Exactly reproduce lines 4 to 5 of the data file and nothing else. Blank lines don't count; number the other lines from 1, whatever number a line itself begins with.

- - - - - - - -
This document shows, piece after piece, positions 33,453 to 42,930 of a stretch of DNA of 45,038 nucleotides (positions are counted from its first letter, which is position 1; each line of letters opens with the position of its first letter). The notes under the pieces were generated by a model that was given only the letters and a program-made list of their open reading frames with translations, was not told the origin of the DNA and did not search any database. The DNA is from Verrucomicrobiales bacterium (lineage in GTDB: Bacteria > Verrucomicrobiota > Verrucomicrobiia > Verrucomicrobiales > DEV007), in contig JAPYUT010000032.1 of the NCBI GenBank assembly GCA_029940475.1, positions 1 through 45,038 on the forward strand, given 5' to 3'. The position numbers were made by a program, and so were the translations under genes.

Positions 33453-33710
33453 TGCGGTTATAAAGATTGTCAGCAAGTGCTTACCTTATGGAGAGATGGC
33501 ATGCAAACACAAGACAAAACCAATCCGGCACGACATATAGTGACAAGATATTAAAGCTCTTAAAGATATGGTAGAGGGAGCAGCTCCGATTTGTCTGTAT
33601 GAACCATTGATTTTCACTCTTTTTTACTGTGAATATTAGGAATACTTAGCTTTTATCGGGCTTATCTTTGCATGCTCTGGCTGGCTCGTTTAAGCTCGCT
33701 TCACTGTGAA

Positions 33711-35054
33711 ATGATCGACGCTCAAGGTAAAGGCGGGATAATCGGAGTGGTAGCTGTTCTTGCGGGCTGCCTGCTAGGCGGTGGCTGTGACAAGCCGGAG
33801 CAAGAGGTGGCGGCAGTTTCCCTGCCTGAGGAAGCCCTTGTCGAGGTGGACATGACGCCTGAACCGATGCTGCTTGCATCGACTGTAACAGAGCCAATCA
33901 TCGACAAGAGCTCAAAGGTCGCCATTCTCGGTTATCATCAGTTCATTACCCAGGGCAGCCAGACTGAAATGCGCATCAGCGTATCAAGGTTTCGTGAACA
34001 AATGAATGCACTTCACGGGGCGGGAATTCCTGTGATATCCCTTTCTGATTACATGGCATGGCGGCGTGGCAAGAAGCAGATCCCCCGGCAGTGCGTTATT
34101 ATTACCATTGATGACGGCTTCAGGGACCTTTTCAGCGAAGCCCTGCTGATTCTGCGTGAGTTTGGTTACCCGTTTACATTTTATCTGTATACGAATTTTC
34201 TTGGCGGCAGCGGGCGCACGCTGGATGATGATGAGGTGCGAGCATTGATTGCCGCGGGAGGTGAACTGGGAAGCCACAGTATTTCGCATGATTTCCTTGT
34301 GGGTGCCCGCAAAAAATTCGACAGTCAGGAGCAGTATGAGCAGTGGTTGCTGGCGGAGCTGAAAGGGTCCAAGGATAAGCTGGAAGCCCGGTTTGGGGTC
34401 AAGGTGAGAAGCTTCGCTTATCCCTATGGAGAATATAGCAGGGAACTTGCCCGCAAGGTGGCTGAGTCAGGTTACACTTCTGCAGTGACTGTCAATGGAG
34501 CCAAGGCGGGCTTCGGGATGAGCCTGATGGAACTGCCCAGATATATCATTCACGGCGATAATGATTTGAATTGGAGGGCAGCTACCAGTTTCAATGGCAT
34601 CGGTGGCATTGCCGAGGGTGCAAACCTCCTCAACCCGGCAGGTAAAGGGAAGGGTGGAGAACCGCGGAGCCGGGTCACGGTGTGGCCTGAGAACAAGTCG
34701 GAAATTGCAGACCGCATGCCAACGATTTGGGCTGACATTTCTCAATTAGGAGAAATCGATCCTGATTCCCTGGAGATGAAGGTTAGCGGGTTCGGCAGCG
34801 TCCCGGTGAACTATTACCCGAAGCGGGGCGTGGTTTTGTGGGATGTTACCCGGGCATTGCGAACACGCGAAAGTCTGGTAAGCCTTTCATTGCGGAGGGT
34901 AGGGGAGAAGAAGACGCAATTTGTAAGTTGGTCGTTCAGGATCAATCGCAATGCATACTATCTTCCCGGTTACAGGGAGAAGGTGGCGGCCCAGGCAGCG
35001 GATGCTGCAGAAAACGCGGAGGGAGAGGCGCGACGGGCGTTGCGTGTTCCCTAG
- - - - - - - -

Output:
33501 ATGCAAACACAAGACAAAACCAATCCGGCACGACATATAGTGACAAGATATTAAAGCTCTTAAAGATATGGTAGAGGGAGCAGCTCCGATTTGTCTGTAT
33601 GAACCATTGATTTTCACTCTTTTTTACTGTGAATATTAGGAATACTTAGCTTTTATCGGGCTTATCTTTGCATGCTCTGGCTGGCTCGTTTAAGCTCGCT